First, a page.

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Comment: Apple’s mobile payment plans and its vision for retail

Wednesday May 16th 2012

Two companies that are set to play a major role in m-payments, PayPal and Apple, are reluctant to embrace NFC, although for very different reasons, argues Pablo Saez Gil of ResearchFarm.

While eBay is mainly worried about the influence of card operators and their fees, Apple’s reasons for bypassing NFC are to be found in the company’s strategy.

While hugely successful in online payments, PayPal is still trying to find its place in the off-line world. The Ebay subsidiary is a leading advocate of digital wallets and the cloud as opposed to mobile wallets and tap-and-go payments. Unlike Visa and MasterCard, which are both pushing mobile wallets and proximity payments while simultaneously rolling out digital wallet initiatives V.me and MasterCard PayPass, PayPal is only focused on cloud-based payments and does not endorse contactless technology, fearing that a success of NFC may help to perpetuate card operators’ dominance in the payments industry.

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The other major mobile payments player, Apple, has patented dozens of possible NFC implementations on its devices as well as future apps such as iWallet or iTravel. But despite the patents, the company has not introduced NFC anywhere. In spring the company told British mobile carriers that it would not support NFC in the near future due to the lack of standards.

Apple’s entire business model is based on over-delivering and pushing the boundaries. While the company does not get it right all of the time, the relentless focus on quality has hugely contributed to generating the loyalty of its followers and the cult around the brand. As part of this overall strategy, Apple only tends to embrace technology solutions that it perceives as working seamlessly and without glitches, which often leads the company to adopt proprietary solutions instead of industry standards. Apple’s lack of support for NFC looks like just another case in point. We believe the company is about to ignore NFC entirely, due to the current complexity behind NFC business models and the ongoing battle between mobile and digital wallets. Not least due to the success of the iPhones, Apple’s ‘boycott’ of NFC has a huge impact on other handset manufacturers, card operators and companies such as Google and their NFC payment strategies. Many of these players are now trying to update their NFC mobile wallets into digital, cloud based wallets.

Moreover Apple might have already found another contactless technology, whose capabilities leapfrog NFC. Last year Apple silently upgraded its Bluetooth offering in its entire range to a new subset: Bluetooth Low Energy. This allows low-consumption chips to act passively in the form of stickers in a similar fashion to NFC tags and devices can automatically and passively connect and transfer information seamlessly. The technology also enables long distance connections between devices of up to 50m. This feature will eventually enable payments on the go, without the need of fixed POS and traditional checkouts.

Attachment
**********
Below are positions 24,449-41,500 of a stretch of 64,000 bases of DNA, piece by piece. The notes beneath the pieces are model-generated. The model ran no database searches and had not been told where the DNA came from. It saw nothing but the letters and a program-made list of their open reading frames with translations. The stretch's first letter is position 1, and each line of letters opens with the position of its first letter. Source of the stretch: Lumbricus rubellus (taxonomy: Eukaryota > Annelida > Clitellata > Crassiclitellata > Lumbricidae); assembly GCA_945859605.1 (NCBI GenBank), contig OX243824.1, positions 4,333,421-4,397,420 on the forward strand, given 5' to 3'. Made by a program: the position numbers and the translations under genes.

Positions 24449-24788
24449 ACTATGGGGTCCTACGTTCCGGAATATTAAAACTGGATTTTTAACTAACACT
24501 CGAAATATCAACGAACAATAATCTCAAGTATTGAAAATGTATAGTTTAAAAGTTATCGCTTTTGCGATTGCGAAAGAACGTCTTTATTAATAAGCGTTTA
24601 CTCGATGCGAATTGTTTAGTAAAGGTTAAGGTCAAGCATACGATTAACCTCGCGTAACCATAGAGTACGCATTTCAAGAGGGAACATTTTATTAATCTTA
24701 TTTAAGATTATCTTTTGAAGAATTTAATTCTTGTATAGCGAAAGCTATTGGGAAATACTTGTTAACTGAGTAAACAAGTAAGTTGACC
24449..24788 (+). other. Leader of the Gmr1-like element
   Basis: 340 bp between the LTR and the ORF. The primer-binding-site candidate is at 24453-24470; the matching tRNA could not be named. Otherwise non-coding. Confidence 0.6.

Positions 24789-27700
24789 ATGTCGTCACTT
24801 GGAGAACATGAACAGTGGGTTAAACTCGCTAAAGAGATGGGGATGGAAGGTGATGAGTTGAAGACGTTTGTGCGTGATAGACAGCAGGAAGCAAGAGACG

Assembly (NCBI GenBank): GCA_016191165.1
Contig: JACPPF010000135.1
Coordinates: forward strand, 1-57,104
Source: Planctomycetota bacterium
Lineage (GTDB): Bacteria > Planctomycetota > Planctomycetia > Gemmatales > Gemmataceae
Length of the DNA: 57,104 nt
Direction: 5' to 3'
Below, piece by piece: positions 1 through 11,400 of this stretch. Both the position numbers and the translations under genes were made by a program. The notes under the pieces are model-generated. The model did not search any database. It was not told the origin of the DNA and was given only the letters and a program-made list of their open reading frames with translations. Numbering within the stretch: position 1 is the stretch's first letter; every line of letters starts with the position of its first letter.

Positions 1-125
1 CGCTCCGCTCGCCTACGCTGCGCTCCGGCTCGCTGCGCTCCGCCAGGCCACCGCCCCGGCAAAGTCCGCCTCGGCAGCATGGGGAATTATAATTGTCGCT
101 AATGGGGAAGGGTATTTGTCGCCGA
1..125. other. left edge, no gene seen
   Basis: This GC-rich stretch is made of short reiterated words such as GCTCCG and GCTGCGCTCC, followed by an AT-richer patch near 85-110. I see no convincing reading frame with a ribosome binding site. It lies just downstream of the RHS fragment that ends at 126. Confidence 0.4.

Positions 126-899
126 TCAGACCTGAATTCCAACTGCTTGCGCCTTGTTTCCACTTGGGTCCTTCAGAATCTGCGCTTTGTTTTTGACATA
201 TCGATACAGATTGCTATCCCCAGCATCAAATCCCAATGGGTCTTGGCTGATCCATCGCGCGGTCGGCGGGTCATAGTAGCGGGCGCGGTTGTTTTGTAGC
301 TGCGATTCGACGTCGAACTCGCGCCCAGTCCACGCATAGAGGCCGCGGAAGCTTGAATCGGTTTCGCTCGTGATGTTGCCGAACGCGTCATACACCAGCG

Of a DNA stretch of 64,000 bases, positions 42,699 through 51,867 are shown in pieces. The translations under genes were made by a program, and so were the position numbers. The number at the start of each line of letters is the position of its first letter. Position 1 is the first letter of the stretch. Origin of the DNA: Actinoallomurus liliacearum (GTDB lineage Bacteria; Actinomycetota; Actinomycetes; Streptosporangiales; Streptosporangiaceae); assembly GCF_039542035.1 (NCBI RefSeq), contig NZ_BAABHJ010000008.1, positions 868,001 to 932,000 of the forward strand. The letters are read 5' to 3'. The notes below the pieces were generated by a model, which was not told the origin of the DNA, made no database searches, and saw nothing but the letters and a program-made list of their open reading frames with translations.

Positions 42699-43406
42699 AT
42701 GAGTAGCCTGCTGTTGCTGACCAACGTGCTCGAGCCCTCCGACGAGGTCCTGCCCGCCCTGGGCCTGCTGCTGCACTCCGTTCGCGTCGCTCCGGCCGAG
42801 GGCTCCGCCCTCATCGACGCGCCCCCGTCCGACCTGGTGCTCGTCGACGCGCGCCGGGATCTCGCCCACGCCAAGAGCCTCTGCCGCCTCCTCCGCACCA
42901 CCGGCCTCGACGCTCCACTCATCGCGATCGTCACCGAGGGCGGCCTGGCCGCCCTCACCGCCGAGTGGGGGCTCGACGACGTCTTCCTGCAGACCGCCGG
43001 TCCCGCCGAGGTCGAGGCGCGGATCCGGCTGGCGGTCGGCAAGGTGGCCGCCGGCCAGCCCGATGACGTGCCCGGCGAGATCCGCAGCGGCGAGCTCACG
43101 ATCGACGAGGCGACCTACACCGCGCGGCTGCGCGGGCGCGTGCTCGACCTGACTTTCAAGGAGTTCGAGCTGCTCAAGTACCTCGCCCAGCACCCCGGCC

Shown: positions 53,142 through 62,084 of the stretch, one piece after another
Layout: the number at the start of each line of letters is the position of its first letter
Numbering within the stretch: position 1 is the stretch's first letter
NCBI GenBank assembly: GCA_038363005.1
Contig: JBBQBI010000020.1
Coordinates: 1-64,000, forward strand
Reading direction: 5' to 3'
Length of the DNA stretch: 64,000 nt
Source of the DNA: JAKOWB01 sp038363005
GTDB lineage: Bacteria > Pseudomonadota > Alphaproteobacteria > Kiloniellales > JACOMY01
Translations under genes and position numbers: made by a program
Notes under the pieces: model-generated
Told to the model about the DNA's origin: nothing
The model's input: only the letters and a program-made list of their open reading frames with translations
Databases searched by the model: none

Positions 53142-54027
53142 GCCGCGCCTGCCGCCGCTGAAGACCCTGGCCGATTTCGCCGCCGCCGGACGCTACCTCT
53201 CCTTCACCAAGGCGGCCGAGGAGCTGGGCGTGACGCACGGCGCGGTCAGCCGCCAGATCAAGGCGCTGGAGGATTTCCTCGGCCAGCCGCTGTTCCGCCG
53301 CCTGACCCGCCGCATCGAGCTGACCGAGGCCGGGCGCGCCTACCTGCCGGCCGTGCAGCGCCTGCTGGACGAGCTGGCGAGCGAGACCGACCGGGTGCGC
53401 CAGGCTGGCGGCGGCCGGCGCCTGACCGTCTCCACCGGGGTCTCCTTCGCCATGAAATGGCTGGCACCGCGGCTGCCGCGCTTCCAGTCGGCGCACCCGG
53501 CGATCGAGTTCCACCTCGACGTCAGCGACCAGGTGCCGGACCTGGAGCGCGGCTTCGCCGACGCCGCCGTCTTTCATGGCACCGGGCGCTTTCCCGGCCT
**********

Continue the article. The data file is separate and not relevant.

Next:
The Apple stores, incorporating mobile features such as EasyPay and Personal Pickup, and a highly mobile sales force, point to a future, in which the role of traditional checkouts is uncertain. Apple’s patents and stores suggest that the company envisages a world in which POS terminals are no longer fixed at the till, but are as mobile as the shop assistants and the customers. Unlike NFC that requires “tap-and-go” at tills, Bluetooth low energy fits perfectly with this vision of retail.

Since mid 2011 Bluetooth Low Energy has been available on every single device sold by the company, both on iOS devices and Macs. This means there are currently millions of shoppers who could easily be encouraged by Apple to make mobile payments, when the company launches its iWallet offering, indeed we believe that Bluetooth-triggered payments could surprise many companies and observers.

Furthermore such a mobile payment strategy would hugely increase global demand from retailers for Macs, iPads and iPods in stores to be used by staff to process mobile payments from shoppers. Leaving aside Apple’s plans for mobile payments, which are covered in our recently published “The Future of Mobile Payments” report, we think Apple is hoping for even more from app developers, cloud payments and its ecosystem. The company is encouraging dongle makers such as Square or iZettle, whose products can be added to iOS devices to accept card payments on the go. Apple’s filed patents suggest that the company thinks shop assistants and bartenders will in future manage transactions from Apple iOS devices and Macs, instead of traditional POS terminals.

While we think that Apple is serious about mobile payments, in our view Apple’s ambitions in the payments space are somewhat secondary to the company’s core business: selling iOS devices and Macs. Cloud-based payment platforms, be they digital wallets or retailers’ mobile apps, perfectly fit into Apple’s strategy to sell Macs, iPads, iPhones or iPods. We think the company sees the mobile payment revolution as a way to increase its presence in the retail space at both ends: with shoppers and retailers.
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